Just think about it. Everything that has a beginning has a cause. We call this cause and effect. For example, at one time this amphitheater did not exist, but now it does. How did it get hear? This amphitheater was built by builders. How do I know this? Did I see them build it? No. The reason I know that builders built the amphitheater is because it exists. The builders were the cause of this existing. Likewise, as we look around, how do we know that this world was built? Because all things that exist have a cause.
Humanity Is Blind
However, here is the problem, we fail to thank God. We fail to give him the praise that is due his name. Instead of giving God glory, we instead give other things glory, like ourselves.
I think verse 4 tells us why, “In their case the god of this world has blinded the minds of the unbelievers.” Because of the deception of Satan and the subsequent fall, humanity is blind. This is the reality for who have ever lived. Because of Sin we fail to see God as God and therefore give Him the glory he deserves. Therefore instead of living for Him, we blindly live for other things.
And because of this blindness we have made a mess out of the world. From day to day we leave a wake of disaster behind us: Murder, abortion, sexual immorality, drugs, drunkenness, coveting, divorces, lying, the list can go on and on. The world is an absolute mess. However the worst is found in verse 3, “And even if our gospel is veiled, it is veiled to those who are perishing”
The biggest issue in our life is sin. But why? What is so bad about living in sin? Why can’t we live our life our way? The reason is because God is a just God and he will not ignore our rebellion against him.
Imagine being in Wal-Mart and seeing a father with his 5 year old son The child is whining and complaining because he wants a gun. The father tells him “No, you cannot have a gun, you will hurt yourself.” Then imagine the 5 year old turning to the father and flipping him off and grabbing the gun and run out of the store as he attempts to load it with bullets. Then imagine the father shrugging it off, or laughing about it. Would you think he is a good Dad? Of course you wouldn’t, so why do we assume God shrugs off our sin.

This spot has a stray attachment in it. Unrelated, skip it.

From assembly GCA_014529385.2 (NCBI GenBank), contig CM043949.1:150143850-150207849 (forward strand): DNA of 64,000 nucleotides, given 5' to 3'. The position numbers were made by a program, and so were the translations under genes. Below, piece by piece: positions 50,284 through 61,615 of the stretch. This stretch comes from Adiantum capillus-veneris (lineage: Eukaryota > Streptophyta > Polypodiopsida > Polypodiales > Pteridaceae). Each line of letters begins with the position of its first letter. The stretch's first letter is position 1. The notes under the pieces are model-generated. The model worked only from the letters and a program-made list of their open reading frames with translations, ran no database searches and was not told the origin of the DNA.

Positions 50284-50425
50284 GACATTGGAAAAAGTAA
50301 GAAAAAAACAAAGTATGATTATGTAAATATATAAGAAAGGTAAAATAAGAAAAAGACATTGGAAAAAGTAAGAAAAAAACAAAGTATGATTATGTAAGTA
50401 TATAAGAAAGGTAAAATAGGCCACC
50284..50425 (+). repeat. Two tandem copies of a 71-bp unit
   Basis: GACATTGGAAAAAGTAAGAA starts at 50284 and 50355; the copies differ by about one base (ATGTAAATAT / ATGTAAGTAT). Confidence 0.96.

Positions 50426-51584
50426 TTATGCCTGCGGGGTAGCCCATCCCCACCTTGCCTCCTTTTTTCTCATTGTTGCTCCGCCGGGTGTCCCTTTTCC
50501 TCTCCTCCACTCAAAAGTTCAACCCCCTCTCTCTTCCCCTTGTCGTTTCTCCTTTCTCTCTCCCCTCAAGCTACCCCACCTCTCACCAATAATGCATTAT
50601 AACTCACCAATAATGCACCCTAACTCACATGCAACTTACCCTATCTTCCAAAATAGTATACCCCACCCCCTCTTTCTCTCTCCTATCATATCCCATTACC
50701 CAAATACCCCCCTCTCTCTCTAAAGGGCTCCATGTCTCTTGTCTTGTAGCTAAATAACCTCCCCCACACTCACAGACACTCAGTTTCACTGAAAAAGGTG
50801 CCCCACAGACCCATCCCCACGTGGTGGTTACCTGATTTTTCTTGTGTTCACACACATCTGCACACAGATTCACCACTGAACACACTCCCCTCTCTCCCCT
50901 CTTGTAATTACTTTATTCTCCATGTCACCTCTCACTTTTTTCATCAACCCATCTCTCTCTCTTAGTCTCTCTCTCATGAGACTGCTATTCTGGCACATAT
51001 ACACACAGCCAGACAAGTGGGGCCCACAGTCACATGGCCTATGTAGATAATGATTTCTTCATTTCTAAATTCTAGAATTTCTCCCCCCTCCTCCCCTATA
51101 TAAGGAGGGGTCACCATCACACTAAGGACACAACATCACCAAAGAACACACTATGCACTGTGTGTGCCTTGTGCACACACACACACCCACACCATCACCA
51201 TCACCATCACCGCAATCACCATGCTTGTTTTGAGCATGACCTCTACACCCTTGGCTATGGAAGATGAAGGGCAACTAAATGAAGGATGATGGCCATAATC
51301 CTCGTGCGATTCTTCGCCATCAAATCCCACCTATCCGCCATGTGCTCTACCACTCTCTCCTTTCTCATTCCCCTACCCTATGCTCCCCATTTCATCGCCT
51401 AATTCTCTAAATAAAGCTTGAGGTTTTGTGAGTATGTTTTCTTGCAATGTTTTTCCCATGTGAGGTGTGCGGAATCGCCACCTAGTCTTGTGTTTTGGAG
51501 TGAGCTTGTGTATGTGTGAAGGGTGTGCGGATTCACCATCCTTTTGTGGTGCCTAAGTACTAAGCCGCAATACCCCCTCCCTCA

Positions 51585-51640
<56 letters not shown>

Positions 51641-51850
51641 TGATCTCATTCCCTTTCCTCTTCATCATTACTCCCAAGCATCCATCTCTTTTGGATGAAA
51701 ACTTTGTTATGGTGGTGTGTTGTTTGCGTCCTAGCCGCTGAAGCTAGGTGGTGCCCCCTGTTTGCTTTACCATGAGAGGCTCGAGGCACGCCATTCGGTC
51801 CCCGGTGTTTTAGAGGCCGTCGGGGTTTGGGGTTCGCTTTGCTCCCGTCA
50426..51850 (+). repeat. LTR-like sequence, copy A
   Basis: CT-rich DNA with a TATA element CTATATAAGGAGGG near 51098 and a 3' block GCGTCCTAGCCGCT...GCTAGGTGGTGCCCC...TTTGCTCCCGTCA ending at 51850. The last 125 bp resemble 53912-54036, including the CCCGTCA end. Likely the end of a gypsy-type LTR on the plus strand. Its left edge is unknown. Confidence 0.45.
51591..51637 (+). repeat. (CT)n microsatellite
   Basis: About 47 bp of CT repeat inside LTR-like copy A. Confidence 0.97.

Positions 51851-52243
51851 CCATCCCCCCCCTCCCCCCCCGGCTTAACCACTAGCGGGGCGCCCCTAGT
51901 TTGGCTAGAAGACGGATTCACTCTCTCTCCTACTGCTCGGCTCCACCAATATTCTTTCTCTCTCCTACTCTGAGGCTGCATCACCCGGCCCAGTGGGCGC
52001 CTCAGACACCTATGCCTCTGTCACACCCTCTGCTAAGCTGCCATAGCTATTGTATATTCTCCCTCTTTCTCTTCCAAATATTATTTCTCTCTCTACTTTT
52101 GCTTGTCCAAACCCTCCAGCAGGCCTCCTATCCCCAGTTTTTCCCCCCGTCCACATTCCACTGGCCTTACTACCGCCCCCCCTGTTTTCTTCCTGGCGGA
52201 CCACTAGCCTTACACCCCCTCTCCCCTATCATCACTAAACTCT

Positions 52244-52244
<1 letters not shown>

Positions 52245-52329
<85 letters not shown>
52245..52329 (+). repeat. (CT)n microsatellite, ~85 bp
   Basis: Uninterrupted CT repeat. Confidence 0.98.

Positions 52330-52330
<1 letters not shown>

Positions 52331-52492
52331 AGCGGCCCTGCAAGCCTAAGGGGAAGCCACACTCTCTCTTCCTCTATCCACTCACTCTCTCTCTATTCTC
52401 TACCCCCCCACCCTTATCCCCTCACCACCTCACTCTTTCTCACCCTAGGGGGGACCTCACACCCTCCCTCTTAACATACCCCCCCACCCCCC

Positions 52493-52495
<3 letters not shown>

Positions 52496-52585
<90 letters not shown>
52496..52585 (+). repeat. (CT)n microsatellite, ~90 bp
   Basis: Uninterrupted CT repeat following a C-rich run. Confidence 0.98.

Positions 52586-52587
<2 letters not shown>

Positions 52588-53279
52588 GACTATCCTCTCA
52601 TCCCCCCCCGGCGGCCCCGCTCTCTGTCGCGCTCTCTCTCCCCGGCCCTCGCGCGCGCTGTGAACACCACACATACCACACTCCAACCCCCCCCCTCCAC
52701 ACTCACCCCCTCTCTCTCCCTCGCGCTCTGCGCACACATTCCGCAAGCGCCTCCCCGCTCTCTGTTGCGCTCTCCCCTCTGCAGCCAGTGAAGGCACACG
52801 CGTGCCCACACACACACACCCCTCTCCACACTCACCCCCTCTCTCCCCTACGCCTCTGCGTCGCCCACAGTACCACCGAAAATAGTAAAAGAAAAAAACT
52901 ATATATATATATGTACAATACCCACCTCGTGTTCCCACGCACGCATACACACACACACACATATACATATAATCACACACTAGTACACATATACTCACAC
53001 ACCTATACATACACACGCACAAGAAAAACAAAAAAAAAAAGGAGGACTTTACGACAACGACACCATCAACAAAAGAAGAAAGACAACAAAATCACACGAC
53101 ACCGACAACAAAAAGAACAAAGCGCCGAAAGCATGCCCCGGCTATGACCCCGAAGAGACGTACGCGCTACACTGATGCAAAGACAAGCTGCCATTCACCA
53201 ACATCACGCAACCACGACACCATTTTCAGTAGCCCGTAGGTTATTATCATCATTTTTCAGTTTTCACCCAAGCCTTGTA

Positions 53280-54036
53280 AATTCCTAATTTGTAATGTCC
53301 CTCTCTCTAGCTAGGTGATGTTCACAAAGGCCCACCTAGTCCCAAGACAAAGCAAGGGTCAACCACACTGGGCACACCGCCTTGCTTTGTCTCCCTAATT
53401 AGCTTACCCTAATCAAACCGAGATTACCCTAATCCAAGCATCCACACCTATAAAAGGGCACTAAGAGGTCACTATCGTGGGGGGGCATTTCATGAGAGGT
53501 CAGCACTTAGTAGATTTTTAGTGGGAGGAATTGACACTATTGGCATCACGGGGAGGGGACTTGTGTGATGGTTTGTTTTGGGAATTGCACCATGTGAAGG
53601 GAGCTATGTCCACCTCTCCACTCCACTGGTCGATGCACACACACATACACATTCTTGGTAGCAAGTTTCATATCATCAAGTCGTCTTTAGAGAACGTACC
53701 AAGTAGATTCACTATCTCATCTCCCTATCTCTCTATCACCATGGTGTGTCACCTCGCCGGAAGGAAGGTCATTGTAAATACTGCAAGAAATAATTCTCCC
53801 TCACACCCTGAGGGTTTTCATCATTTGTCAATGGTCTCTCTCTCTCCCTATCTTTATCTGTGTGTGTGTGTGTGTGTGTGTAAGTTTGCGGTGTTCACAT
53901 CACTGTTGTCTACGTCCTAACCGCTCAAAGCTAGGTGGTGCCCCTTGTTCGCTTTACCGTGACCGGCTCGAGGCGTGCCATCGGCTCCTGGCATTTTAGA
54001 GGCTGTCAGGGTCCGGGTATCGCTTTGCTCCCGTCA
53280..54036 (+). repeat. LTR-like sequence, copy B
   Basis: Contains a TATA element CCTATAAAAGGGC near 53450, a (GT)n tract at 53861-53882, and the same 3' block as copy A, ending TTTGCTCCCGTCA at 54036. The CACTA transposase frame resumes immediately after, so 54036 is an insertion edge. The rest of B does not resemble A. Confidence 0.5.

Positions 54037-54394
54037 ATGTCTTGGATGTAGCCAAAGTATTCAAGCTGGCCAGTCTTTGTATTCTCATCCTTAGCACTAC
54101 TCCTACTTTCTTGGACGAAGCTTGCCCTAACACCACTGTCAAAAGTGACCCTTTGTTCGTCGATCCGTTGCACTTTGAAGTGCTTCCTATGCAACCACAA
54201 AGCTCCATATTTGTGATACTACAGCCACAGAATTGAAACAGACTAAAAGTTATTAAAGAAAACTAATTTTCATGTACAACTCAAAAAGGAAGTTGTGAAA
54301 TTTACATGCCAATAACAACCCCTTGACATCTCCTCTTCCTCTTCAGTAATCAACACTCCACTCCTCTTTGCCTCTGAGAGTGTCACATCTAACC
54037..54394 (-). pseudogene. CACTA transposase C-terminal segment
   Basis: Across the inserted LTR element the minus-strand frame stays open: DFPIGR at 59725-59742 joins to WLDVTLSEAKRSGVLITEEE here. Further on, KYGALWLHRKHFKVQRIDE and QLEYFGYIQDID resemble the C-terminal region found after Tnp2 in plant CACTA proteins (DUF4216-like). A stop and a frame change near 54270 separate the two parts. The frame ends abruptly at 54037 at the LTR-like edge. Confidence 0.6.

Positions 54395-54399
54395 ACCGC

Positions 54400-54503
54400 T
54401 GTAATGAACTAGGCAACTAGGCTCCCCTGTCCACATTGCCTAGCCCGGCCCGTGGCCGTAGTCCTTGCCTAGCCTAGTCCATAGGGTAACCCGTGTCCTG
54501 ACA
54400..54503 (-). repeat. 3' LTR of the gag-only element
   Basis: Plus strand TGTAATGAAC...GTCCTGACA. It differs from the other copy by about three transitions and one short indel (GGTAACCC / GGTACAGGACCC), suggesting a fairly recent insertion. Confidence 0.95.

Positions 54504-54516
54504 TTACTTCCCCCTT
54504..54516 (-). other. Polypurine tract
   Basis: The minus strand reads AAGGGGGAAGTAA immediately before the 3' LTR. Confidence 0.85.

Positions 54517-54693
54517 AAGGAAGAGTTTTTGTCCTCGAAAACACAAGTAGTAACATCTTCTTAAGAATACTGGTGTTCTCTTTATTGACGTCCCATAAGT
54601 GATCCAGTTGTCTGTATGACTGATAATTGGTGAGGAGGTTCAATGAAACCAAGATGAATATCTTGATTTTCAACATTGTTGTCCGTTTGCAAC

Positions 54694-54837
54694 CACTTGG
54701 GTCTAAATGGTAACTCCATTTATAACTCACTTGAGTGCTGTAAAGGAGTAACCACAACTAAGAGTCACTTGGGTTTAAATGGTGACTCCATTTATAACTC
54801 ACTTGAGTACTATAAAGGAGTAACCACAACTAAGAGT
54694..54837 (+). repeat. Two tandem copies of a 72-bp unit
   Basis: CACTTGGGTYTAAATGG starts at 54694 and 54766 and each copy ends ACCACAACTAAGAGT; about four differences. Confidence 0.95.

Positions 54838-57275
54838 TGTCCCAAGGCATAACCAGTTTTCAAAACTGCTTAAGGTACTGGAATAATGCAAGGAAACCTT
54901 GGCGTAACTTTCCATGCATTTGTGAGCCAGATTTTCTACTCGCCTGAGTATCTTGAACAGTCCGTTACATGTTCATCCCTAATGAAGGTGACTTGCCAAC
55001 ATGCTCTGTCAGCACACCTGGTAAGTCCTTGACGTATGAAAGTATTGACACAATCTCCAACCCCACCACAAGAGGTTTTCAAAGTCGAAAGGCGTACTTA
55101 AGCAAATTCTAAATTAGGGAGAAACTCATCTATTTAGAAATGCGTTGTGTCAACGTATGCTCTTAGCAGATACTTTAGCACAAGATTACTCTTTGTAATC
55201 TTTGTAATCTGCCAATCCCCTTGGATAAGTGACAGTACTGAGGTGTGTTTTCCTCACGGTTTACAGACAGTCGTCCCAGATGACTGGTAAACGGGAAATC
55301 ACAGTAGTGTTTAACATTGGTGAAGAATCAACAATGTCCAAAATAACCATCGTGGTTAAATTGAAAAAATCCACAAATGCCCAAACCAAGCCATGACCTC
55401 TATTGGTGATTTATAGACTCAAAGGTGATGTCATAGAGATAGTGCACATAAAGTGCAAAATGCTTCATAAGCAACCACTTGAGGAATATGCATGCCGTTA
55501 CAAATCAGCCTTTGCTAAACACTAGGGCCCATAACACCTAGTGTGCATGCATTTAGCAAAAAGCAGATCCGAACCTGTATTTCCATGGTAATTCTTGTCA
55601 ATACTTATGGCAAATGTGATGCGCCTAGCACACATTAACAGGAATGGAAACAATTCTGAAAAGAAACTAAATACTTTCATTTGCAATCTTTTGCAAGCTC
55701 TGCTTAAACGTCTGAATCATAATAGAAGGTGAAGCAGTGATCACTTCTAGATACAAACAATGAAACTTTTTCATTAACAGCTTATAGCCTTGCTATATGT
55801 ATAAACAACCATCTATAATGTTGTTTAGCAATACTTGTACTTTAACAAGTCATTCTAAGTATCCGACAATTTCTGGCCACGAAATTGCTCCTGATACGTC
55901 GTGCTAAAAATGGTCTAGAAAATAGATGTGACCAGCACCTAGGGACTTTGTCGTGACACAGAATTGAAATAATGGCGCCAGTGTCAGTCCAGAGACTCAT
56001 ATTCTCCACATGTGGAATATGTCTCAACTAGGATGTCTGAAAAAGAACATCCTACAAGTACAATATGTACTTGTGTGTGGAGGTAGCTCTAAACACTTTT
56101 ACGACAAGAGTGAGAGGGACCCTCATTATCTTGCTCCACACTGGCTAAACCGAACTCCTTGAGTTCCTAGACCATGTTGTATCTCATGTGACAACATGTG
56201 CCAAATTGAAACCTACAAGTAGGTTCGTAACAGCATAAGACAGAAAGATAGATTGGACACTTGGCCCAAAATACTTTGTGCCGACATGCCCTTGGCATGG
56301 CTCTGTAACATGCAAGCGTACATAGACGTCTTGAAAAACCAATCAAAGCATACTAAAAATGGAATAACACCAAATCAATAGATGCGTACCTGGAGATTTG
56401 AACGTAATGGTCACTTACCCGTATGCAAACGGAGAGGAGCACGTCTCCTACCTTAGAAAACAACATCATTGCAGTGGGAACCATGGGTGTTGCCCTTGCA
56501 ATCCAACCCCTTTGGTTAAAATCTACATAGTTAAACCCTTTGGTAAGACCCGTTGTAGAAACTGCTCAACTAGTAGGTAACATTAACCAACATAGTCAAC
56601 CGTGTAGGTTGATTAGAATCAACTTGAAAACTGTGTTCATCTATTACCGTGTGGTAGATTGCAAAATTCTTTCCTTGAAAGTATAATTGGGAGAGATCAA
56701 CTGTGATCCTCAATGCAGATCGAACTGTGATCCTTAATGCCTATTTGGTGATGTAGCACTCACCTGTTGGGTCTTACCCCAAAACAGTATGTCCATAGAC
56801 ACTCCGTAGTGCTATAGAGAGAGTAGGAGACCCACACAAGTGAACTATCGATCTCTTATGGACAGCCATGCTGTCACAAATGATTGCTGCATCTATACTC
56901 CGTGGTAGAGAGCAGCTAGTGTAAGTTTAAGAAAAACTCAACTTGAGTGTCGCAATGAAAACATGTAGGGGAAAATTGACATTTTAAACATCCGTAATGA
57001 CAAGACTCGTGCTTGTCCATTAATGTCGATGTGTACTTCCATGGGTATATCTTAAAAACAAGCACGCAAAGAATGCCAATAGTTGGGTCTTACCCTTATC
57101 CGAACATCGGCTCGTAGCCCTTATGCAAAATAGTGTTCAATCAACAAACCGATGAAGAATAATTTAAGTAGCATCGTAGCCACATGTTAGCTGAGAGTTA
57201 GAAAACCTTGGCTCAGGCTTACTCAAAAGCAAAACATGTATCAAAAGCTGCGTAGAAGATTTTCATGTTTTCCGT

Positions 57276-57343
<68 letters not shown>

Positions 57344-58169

God is our Father in Heaven and he is a Just God. Each one of us will stand in judgment before Him. The coming judgment of God was one of Jesus’ most common messages during his three year ministry. He was constantly warning people about the coming judgment.
For those who do not believe in the Gospel, your destiny is found in verse 3, you will perish. Romans 6:23 says, “the wages of sin is death.” And this perishing is not just physical death, but it is eternal death, Hell. Every single person who does not accept the good news of Christ is guaranteed to live all eternity in a place that Jesus described as “eternal torment.”
Once again, why do I say these things? Because it is an open statement of the truth. It is what Jesus proclaimed, it is what John the Baptist proclaimed, it is what Peter proclaimed, it is what Paul proclaimed, it is what the early Church proclaimed, it is what the entire Bible proclaims, and it is what all Christians today should proclaim. People must hear the bad news before they will accept the good news.
Christ is the Glory of God
So what is the good news? The good news is Jesus Christ our Lord. He is the good news. This is why the Angles proclaimed to the Shepherd's in Luke 2:10 regarding the birth of Jesus, “I bring you good news of great joy that will be for all the people.” The good news is found in the person of Jesus Christ. The answer to your biggest problem, sin and death, is not found in a building, it is not found in a ritual, it is not found in yourself. It is found in Christ alone.
This is the whole point as to why Jesus came into the world, to save sinners like you and like me. Jesus said of himself in John 14:6, ““I am the way, and the truth, and the life. No one comes to the Father except through me.”
God sent Jesus into the World to fix the world's problem, sin. He was a rescue party of one, sent behind enemy lines to rescue his bride. And the way He rescued her was to live a perfectly sinless life and then lay down his life for her. Jesus was the only person to walk this planet without sin. He was perfectly righteous. He then died on the cross, and God the father, poured out all of his wrath against sin upon His Son.
As John the Baptist rightly said in John 1:29, “Behold, the Lamb of God, who takes away the sin of the world! “ Jesus took away our sin. All of it. He paid every last cent for the sins of the world, past, present and future. For those who trust in Jesus, there is nothing left for you to do to pay for your sin. No penance. No purgatory. Nothing. Christ has done it all. This is why Jesus cries out on the cross “It is finished.” This is why the veil in the temple was torn from top to bottom. This is why the author of Hebrews says that Jesus, our great High priest, sat down after ascending to Heaven. Because all the work was completed. This is why Jesus says in Mathew 11:28, “Come to me, all who labor and are heavy laden, and I will give you rest.” This is why Jesus says in John 8:32, “and you will know the truth, and the truth will set you free.” This is why in Hebrews 10:14, “For by a single offering he has perfected for all time those who are being sanctified.” One sacrifice. Perfect. Forever. This is why it is called grace, for it is entirely a gift.